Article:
Wednesday, 13 September 2023 12:55

Rural resilience programme expands

Written by  Leo Argent
The WellMates programme is having a positive effect in increasing awareness and building knowledge of rural mental health. The WellMates programme is having a positive effect in increasing awareness and building knowledge of rural mental health.

Mental health and resilience programme WellMates is available at Massey University for a second year after research found that it has significantly benefitted participants.

Developed by Lincoln University after the suicides of former alumni, WellMates promotes mental health and wellbeing to first year ag students. Studies show farmers are prone to experiencing burnout and especially young adults in the rural community, with this group making up a quarter of farm suicides.

Massey’s School of Social Work senior lecturer Dr Nicky Stanley- Clarke says WellMates is having a positive effect in increasing awareness and building knowledge of mental health.

Conducting surveys on 19 participating and 58 non-participating students, those who participated in the programme showed greater mental health and wellbeing knowledge for those who participated than those who didn’t.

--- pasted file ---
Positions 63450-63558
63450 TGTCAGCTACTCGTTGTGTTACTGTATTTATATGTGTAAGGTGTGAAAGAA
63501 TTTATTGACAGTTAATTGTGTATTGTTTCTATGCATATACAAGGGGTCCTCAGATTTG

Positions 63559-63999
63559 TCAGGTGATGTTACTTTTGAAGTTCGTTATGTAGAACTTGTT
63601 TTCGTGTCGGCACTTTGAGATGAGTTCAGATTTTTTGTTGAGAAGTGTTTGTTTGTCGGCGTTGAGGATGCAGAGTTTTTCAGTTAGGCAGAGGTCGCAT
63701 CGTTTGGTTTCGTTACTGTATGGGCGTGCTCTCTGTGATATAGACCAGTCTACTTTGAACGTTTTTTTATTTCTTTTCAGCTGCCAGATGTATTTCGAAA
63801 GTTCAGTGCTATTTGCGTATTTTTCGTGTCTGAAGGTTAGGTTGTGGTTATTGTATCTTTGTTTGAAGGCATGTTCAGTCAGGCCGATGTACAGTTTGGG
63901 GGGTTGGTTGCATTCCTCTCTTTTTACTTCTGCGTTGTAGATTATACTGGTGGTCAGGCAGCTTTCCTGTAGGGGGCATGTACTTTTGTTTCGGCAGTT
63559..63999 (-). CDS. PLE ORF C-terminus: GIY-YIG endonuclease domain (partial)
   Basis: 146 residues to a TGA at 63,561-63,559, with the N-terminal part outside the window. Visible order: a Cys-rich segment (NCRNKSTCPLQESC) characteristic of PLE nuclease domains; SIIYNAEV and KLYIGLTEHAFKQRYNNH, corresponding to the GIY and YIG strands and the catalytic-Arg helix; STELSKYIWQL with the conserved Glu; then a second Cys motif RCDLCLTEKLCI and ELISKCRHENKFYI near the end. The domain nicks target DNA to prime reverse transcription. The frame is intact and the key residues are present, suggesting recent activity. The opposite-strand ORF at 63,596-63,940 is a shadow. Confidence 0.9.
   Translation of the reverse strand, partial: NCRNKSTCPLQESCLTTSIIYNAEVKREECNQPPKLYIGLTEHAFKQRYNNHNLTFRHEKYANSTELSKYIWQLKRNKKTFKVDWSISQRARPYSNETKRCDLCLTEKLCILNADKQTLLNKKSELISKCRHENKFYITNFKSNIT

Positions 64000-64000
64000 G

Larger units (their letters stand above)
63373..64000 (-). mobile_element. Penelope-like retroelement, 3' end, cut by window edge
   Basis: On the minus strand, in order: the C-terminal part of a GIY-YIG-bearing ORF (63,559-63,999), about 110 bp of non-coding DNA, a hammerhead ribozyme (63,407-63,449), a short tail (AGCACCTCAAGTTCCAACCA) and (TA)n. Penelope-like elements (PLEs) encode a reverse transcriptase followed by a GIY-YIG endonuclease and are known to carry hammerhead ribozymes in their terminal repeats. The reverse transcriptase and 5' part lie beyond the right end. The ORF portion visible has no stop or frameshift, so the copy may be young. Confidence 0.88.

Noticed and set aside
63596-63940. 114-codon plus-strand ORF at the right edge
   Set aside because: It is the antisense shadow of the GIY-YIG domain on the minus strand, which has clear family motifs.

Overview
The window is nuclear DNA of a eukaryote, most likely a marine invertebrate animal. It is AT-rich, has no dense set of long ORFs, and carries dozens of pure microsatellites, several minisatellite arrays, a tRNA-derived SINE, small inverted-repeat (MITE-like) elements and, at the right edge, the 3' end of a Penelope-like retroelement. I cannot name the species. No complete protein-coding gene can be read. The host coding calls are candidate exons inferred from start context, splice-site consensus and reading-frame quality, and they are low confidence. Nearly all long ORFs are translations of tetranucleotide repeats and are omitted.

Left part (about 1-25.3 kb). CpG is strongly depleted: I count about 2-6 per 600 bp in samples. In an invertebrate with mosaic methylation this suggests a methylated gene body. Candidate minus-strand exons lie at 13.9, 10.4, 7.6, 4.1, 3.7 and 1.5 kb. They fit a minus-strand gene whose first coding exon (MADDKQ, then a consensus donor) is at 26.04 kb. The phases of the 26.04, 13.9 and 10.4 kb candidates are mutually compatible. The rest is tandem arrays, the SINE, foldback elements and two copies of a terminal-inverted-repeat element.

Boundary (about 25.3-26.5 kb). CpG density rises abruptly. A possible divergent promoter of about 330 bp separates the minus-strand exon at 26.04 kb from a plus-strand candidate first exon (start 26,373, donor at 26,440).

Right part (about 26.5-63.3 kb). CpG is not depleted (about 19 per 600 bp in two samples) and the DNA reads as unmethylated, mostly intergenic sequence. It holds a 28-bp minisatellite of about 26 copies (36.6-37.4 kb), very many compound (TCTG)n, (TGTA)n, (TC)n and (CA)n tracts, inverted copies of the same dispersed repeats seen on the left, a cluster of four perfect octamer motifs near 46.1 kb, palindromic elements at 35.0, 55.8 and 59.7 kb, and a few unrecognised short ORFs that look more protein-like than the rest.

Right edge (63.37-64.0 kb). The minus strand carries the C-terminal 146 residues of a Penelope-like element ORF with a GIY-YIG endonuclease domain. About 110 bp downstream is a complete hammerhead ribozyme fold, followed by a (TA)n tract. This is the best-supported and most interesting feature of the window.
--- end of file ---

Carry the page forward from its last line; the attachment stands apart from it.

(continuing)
“WellMates helped them build their skills and improve their confidence in advocating for themselves and others,” Stanley-Clarke adds.

An interesting trend that appeared in the pre-programme survey was the number of students who presented with optimism bias. This is underestimation of the possibility of experiencing stressful situations and severity of these. Research found that peerto- peer connection is very important in combating this thinking.

A second round of funding from Massey Lincoln Agriculture Industry Fund (MLAIF) has also provided the opportunity for WellMates to be offered online this year – with learning designers at Massey translating the content from in-person courses and recording videos and voiceovers. This will be incorporated into a module embedded within learning platforms such as Stream, with additional available resources for wellbeing and counselling services like TalkCampus.

The Massey pilot is being led by Lincoln students trained in the programme, who flew up to Palmerston North to deliver and facilitate the programme.

This was run as a ‘conversation’ rather than a lecture, to further the point of it being about mental wellness, rather than a purely academic exercise.

“Students will get to hear from people like them about how important it is to manage your wellbeing and to know how to access support which helps break down stigma, particularly around the ‘tough farmer’ ideal,” explains Stanley- Clarke. “When you see others like you having that conversation, you’re more likely to join in and be engaged.”

Stanley-Clarke hopes younger people moving into rural communities can take back what they’ve learnt and pass it along. She also hopes to expand the programme into other spaces adjacent to – and outside of – agriculture.

“Any lives lost to suicide is too many. Whatever we can do to build and strengthen knowledge around mental health wellbeing, as well as share how to reach out to access support and support others, has to be good.”

WellMates will be hosted in Massey’s agriculture environment course as part of its Animal Science paper.

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